If you have a swimming pool, then it’s time to think about draining it, pumping out the excess water and cleaning it. It’s another job best done before the cold weather sets in. Think about upgrading to a more efficient swimming pool pump, which will help to get the job done more quickly with less power consumption and far less noise.

Boilers and Central Heating Explained


It’s easy to overlook your central heating system until something goes wrong. But understanding the way boilers and central heating pumps work will help you make informed decisions about maintenance and future upgrades.

Open vs Sealed Systems

If you have a header tank in your loft and a hot water cylinder, then you have an open vented system. Heating flow from the boiler is pumped into a motorised valve and then into the radiators or to the hot water tank.

A sealed system works in a similar way without the need for a header tank. These systems need topping up occasionally but are cheaper to fit than open vented systems.

Combination System

Most modern systems work from a combination boiler, which provides both heating and hot water. These systems are cheaper and simpler to fit and can be cheaper to run but can involve higher upfront costs.

Fitting a New Boiler

The boiler is the workhorse of your central heating installation. With an estimated 55% of an average household’s budget going on heating and hot water, the boiler you choose can make a huge difference to your bills – and be cleaner and greener, too.

A new conventional boiler can be fitted with an electrical immersion heater as back-up in case your boiler fails. This is the smart choice for a larger home with multiple bathrooms, as you’ll experience no drop in water pressure if more than one tap is in use. However, you will have to wait for hot water once the supply is exhausted.

But if your basic water pressure is good and you’re interested in making significant savings, then a combination boiler is the smart choice. If space is a consideration, then a combination boiler does away with the need for a header tank and hot water cylinder. But if you utilise solar power, be aware that many combination boilers are not compatible.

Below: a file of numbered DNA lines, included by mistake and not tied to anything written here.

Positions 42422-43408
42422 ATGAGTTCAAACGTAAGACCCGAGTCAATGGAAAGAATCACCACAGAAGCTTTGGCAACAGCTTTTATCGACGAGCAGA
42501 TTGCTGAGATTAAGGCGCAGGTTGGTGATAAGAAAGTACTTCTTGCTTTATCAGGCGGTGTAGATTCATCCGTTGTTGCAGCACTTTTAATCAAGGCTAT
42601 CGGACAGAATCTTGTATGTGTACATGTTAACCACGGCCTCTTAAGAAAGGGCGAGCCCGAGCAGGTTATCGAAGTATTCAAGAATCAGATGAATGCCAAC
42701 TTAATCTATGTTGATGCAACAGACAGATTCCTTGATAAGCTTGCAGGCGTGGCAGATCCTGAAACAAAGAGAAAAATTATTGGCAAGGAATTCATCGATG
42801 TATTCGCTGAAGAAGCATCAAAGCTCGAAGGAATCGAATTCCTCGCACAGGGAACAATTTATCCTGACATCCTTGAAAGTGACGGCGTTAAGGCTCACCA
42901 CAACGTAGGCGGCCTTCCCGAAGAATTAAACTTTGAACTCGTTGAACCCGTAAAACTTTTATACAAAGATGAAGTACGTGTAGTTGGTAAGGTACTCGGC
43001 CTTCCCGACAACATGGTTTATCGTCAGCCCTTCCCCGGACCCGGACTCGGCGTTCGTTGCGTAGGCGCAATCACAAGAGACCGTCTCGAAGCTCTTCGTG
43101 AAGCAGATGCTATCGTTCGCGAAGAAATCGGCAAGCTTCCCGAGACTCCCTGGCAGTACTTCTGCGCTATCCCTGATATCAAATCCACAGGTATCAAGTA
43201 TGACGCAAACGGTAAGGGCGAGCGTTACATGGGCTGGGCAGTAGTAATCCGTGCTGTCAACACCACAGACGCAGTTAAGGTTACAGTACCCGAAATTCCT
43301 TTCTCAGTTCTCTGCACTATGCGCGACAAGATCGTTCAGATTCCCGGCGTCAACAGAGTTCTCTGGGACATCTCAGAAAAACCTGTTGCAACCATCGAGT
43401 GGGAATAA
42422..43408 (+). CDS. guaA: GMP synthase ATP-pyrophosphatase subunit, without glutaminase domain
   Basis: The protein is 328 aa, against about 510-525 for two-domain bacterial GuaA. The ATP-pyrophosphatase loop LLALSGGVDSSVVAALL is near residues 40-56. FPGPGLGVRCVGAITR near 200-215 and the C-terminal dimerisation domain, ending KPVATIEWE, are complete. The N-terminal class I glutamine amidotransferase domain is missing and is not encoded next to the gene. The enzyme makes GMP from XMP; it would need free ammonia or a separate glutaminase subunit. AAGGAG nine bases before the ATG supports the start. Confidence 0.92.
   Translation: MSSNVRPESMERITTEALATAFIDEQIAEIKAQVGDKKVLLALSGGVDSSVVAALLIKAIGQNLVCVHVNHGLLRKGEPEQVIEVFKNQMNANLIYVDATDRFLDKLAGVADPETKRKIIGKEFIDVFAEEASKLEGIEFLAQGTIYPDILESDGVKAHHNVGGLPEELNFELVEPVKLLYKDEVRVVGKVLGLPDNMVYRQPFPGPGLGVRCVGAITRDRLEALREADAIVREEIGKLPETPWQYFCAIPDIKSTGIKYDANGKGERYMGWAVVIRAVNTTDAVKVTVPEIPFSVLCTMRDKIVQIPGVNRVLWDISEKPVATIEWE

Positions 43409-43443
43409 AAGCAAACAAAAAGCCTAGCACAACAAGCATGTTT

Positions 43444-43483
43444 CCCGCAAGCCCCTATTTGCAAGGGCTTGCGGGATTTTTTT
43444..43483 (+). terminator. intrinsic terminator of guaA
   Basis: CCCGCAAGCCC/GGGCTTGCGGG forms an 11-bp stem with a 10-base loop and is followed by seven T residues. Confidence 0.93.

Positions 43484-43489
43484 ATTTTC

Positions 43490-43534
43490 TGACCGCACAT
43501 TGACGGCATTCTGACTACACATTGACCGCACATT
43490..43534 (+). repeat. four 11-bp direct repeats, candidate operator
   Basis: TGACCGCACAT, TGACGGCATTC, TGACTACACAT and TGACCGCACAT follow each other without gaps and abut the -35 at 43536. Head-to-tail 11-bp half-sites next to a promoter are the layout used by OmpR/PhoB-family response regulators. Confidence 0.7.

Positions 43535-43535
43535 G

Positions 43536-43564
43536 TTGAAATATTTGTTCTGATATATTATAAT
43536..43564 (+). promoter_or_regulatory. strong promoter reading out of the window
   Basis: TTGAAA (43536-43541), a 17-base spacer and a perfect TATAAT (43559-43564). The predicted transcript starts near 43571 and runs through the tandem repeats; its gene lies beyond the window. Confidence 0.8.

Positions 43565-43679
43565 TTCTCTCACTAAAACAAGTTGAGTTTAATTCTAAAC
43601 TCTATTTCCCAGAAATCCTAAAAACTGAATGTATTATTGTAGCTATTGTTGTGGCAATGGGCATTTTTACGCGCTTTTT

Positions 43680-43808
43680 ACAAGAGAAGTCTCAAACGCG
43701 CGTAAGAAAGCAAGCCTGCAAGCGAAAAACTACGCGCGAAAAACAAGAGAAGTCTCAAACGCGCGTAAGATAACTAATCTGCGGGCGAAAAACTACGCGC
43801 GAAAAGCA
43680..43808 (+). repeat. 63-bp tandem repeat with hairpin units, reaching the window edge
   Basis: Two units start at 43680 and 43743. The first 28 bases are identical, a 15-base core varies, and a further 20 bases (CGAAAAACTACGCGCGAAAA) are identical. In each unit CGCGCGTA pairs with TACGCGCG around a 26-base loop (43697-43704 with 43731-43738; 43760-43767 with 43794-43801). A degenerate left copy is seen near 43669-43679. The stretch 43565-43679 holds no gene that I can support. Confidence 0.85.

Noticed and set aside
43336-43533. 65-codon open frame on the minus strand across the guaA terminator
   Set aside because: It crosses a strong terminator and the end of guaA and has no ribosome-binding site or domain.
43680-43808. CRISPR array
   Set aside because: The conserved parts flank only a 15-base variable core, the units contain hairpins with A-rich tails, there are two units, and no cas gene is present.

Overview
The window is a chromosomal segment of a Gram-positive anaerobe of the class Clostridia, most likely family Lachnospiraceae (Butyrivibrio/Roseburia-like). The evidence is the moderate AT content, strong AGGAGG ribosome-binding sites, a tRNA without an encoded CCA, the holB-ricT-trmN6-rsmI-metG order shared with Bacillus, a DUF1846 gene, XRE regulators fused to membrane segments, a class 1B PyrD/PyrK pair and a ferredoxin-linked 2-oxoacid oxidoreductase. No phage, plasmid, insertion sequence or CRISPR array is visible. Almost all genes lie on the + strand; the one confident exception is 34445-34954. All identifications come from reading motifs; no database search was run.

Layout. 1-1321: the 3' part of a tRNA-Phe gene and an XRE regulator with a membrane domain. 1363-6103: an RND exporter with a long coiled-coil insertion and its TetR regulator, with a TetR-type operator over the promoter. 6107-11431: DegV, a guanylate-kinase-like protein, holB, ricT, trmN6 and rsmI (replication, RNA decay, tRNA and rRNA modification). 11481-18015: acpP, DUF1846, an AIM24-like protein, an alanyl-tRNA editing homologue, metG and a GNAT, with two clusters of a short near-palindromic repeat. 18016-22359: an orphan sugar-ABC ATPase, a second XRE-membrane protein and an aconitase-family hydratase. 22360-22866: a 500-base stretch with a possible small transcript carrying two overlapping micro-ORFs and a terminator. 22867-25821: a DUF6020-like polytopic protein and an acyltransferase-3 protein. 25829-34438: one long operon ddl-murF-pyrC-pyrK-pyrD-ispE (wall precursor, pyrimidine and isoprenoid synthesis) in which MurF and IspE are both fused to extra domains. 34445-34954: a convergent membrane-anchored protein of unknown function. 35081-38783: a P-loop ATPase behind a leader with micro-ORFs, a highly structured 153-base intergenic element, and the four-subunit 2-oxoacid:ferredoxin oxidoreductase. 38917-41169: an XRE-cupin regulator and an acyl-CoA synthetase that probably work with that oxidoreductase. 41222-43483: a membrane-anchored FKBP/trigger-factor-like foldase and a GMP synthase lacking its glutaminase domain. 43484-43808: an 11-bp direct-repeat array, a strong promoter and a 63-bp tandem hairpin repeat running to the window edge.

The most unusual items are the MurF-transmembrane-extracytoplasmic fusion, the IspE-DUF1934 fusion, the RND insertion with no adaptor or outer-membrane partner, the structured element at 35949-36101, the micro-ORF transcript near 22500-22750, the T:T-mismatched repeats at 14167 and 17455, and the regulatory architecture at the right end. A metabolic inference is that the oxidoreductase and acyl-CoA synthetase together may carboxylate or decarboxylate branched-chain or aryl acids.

Improve Your Energy Efficiency

Always look for a boiler that is A-rated and above, indicating an energy-efficiency of at least 90%. The average yearly saving for replacing your outdated boiler can be in excess of £500.

Newer boilers are of the condenser type with larger heat exchangers to recover more heat from burning gas.

Upgrade Your Pump

If a boiler does the hard work, the central heating pump is the real heart of the system. Without the pump, the water heated by your boiler cannot circulate through the system. A central heating pump utilises 15% of the energy of the entire system, so ensure yours is as energy-efficient as possible.

A new water circulating pump can improve the system’s performance by up to 30% for a relatively small outlay compared to a new standard boiler. It’s important to have your pump serviced at the same time as your boiler to check for variables outside the normal performance range. In replacing your pump, look for one that is A-rated to improve efficiency and reduce emissions.

Quick Fixes for Big Savings

According to the Energy Saving Trust, there are a number of quick fixes that can save you money and reduce your carbon footprint. Installing a new room thermostat and thermostatic valves and regulating them correctly can save up to £165 and 680kg of carbon monoxide.

A new room thermostat will be far more accurate and can be fitted relatively easily. Turning down the room temperature by just one degree can make a significant saving on your bills and reduce your emissions by up to 360kg a year.

Play It Smart

Smart controls allow you to control your heating remotely from an app on your mobile or tablet. These can save you money by giving you total control of your central heating system from any location, allowing you to make adjustments at any time.

By upgrading and regularly servicing your boiler, installing an efficient pump and using smart heating controls or a more accurate thermostat, you can save energy and money. And you’ll be cutting your emissions whilst enjoying a warmer and more welcoming cold-weather environment.